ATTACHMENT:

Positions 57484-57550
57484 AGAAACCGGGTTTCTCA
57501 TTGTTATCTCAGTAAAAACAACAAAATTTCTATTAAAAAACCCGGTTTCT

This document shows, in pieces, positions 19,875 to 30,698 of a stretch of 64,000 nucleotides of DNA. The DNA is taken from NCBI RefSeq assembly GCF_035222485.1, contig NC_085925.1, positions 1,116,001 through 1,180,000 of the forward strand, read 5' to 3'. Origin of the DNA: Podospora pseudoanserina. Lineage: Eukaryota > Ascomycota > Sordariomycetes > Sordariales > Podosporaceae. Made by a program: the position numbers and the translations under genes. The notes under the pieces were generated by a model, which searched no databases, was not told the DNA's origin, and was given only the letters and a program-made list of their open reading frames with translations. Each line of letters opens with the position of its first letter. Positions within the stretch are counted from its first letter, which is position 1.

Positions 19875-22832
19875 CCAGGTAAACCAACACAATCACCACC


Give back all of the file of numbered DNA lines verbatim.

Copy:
Positions 57484-57550
57484 AGAAACCGGGTTTCTCA
57501 TTGTTATCTCAGTAAAAACAACAAAATTTCTATTAAAAAACCCGGTTTCT

This document shows, in pieces, positions 19,875 to 30,698 of a stretch of 64,000 nucleotides of DNA. The DNA is taken from NCBI RefSeq assembly GCF_035222485.1, contig NC_085925.1, positions 1,116,001 through 1,180,000 of the forward strand, read 5' to 3'. Origin of the DNA: Podospora pseudoanserina. Lineage: Eukaryota > Ascomycota > Sordariomycetes > Sordariales > Podosporaceae. Made by a program: the position numbers and the translations under genes. The notes under the pieces were generated by a model, which searched no databases, was not told the DNA's origin, and was given only the letters and a program-made list of their open reading frames with translations. Each line of letters opens with the position of its first letter. Positions within the stretch are counted from its first letter, which is position 1.

Positions 19875-22832
19875 CCAGGTAAACCAACACAATCACCACC